Kark and beyond: what it means for leadership in the NHS

Eight months on from the publication of Tom Kark QC’s review into the Fit and Proper Persons Test – the regulation requirement that came into force in 2014 requiring trusts to make sure all directors are suitable and fit to undertake the responsibilities of their role – we reflect on the review, where we are now and what the future holds.

“It cannot be right that there are no agreed competencies for holding senior positions in the NHS or that we hold so little information about the skills, qualifications and career history of our leaders. A series of reports over the last decade have all highlighted a ‘revolving door’ culture, where leaders are quietly moved elsewhere in the NHS, facilitated by ‘vanilla’ references. These practices are not widespread, but they must end.” Interim NHS People Plan, June 2019.

The Kark review has made it clear that the current FPPT is “not working effectively” and does not prevent poorly behaving Board level directors in provider Trusts from working in the NHS. There is a recognition that the FPPT "does not do everything (some would say anything) that it holds itself out to do and some regard it as simply a distraction or a tick box exercise, just another hoop to go through, which has no real effect on patient care or safety."

The review follows Bill Kirkup’s report into the failings at Liverpool Community Health NHS Trust in February 2018 and comments by NHS Improvement chair, Baroness Harding. In an interview with the Health Service Journal in April 2018, Harding called for a much “firmer” fit and proper person test and pledged the regulator would stop “recycling” senior NHS managers who cross “a moral line”.

According to the review the failures also signalled an “even deeper fault in the service more widely” and the “lack of required, adequate, quality training as to what the function of a Board is, how a good Board operates, what a good Board ‘looks like’”.

The recommendations

At 140 pages and containing seven recommendations, the review commented it would be easy to recommend a “higher hurdle, a strengthened test and an easier way of removing senior management”. But it would do little to “improve the perceived quality of the job of managing a Trust” and make the job less attractive – this being a fundamental problem, we have heard time and again about the lack of suitably qualified people willing to apply for senior positions at NHS Trusts.

Interestingly, the review states that none of the recommendations made should remove from the Trust Board the overarching responsibility for good corporate governance and the overall responsibility for the Board of Trusts to protect staff and their patients.

Five core recommendations

The headline recommendations are extracted from the review and set out below.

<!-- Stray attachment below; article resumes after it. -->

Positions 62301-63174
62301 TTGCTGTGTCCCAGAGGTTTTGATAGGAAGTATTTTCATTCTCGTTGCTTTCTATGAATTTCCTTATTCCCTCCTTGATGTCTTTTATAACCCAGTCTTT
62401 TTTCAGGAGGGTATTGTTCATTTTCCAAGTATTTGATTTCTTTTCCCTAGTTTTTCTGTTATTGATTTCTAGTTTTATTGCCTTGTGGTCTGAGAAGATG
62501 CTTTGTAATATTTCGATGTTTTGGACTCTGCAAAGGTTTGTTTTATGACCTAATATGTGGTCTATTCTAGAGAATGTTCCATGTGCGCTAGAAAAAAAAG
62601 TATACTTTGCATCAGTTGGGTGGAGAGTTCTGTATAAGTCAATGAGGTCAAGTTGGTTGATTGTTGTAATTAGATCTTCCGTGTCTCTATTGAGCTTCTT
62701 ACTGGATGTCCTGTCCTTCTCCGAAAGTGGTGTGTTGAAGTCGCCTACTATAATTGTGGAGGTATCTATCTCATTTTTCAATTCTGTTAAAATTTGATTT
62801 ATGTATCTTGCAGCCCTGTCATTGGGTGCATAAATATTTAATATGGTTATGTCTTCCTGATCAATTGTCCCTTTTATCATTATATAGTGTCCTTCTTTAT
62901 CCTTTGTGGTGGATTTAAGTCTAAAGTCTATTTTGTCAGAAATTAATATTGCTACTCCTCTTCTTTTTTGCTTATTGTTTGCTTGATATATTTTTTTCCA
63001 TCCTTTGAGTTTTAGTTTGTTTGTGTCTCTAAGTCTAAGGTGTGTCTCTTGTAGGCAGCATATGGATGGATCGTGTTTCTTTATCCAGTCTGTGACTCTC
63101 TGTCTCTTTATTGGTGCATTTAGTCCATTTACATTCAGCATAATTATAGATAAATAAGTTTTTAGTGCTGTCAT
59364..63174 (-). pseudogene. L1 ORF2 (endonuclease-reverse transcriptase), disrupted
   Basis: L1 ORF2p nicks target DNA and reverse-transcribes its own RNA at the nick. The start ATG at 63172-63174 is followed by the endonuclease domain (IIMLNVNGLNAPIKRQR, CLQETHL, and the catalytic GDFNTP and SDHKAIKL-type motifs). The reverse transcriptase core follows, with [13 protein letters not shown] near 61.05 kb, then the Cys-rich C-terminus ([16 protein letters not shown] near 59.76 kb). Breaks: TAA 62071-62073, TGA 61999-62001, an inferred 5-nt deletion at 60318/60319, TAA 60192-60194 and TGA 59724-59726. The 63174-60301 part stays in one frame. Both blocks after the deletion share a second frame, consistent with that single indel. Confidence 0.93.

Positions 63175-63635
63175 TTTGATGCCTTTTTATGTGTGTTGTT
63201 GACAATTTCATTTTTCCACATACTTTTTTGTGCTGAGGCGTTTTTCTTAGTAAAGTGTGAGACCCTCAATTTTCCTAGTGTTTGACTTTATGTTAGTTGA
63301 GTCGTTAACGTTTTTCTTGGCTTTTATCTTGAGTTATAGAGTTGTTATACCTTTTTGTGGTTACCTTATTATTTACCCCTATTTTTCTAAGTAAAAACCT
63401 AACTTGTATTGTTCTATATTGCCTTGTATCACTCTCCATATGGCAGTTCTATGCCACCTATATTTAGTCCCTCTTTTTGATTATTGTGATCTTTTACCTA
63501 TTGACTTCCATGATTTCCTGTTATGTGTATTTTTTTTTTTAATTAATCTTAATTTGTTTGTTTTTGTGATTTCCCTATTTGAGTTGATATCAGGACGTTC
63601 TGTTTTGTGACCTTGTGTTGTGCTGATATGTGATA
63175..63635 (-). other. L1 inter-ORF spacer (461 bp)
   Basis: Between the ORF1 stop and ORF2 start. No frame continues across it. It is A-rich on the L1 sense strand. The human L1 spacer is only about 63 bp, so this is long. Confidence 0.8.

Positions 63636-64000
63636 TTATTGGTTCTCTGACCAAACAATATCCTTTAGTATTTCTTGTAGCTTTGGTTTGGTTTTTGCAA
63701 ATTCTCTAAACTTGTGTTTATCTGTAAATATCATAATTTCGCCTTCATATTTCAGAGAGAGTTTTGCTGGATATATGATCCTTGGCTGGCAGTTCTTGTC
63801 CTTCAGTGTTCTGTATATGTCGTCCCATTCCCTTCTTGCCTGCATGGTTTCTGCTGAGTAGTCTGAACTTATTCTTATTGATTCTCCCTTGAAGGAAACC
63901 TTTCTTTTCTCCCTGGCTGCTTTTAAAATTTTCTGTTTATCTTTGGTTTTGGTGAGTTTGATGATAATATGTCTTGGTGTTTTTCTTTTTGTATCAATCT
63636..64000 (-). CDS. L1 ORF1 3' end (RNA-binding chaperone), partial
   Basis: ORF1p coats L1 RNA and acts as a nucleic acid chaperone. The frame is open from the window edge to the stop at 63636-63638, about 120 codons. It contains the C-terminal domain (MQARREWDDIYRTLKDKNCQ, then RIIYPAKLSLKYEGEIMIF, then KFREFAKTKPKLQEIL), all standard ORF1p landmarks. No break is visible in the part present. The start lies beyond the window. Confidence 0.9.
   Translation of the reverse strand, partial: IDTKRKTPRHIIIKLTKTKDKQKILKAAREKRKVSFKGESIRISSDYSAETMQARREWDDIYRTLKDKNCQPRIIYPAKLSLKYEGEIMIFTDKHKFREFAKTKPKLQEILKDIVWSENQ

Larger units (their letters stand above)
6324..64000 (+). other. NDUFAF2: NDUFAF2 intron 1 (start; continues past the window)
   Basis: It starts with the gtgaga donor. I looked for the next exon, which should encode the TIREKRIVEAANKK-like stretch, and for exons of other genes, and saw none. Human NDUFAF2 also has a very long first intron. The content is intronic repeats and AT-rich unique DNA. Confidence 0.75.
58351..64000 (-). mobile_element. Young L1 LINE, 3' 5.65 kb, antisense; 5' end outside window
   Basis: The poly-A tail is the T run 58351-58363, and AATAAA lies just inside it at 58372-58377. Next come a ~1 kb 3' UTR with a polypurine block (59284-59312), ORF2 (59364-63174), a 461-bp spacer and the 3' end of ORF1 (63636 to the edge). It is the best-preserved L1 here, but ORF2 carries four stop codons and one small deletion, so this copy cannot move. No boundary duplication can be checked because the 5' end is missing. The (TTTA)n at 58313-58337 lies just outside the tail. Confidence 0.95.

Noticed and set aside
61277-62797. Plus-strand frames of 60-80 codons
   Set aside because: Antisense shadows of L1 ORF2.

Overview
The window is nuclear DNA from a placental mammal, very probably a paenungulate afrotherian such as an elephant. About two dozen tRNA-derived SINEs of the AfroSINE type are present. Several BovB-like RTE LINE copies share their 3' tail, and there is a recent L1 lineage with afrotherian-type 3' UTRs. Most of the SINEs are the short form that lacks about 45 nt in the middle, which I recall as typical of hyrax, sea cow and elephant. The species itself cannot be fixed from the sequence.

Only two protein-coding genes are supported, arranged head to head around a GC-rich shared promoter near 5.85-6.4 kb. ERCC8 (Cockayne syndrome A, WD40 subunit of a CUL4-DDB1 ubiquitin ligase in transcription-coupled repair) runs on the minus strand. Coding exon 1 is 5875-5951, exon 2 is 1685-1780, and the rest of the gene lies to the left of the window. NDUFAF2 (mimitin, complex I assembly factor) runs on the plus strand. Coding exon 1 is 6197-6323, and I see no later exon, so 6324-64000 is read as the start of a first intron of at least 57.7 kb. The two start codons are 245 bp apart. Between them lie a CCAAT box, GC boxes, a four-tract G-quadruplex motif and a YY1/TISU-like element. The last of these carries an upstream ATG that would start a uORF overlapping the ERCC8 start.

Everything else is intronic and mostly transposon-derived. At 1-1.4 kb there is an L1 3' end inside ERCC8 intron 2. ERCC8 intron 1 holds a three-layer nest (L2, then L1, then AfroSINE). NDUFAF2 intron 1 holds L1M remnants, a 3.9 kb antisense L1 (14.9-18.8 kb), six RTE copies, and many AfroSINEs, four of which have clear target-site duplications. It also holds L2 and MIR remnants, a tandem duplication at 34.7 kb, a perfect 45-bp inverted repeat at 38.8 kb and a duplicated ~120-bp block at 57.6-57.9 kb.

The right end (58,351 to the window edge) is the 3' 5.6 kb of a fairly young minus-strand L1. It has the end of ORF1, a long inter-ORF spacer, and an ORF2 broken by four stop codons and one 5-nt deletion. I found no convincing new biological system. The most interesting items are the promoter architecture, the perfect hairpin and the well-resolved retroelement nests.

There are actions for NHS Improvement, CQC, NHS England and Arms-Length Bodies. In addition, some of the recommended amendments will require consequent amendments to the regulations.

  1. All directors (executive, non-executive and interim) should meet specified standards of competence to sit on the board of any health providing organisation. Where necessary, training should be available.
  2. That a central database of directors should be created holding relevant information about qualifications and history.
  3. The creation of a mandatory reference requirement for each Director. Appendix 3 has the details. Tom Kark QC has been told that the Department of Health and Social Care has accepted the mandatory references recommendation. This will have a clear impact upon the negotiation of references within settlement agreements.
  4. The FPPT should be extended to all commissioners and other appropriate Arms-Length Bodies (including NHSI and NHSE).
  5. The power to disbar directors for serious misconduct, including expanding the definition of serious misconduct.

Recommendation six and seven, include an amendment to the wording of Regulation 5 and that further work is done to examine how the test works in relation to the provision of social care.

Two out of seven accepted

The Government accepted two of the recommendations made by Tom Kark’s review into how we can improve leadership – to ensure the FPPT is met, and that unqualified or unsuitable staff are prevented from moving to another NHS setting:

  • To developing competency standards for all NHS directors.
  • To create a central database of NHS director employment and training data.

So far as the other recommendations are concerned, the Government has recently confirmed that Baroness Harding has been asked to take forward implementation of the two accepted recommendations and to engage on the remaining recommendations alongside work to develop the NHS People Plan. A response is expected later this year.

A brighter future

We can expect a new central database of NHS director qualifications and history but whether this will make a difference to the application of the FPPT remains to be seen. As for the competency standards for directors, these are fairly well articulated by many NHS employers but performance issues will need to be managed much better, given that the tendency is not to adopt formal performance measures at director level.    

But looking ahead, whether the other remaining five recommendations in the Kark report for assuring leadership are implemented, we will have to wait and see.

That said we can’t help but feel that the way forward will also require a change in culture and leadership behaviours within NHS organisations as well as adoption of fair employment processes for the management of senior managers.

Our content explained

Every piece of content we create is correct on the date it’s published but please don’t rely on it as legal advice. If you’d like to speak to us about your own legal requirements, please contact one of our expert lawyers.

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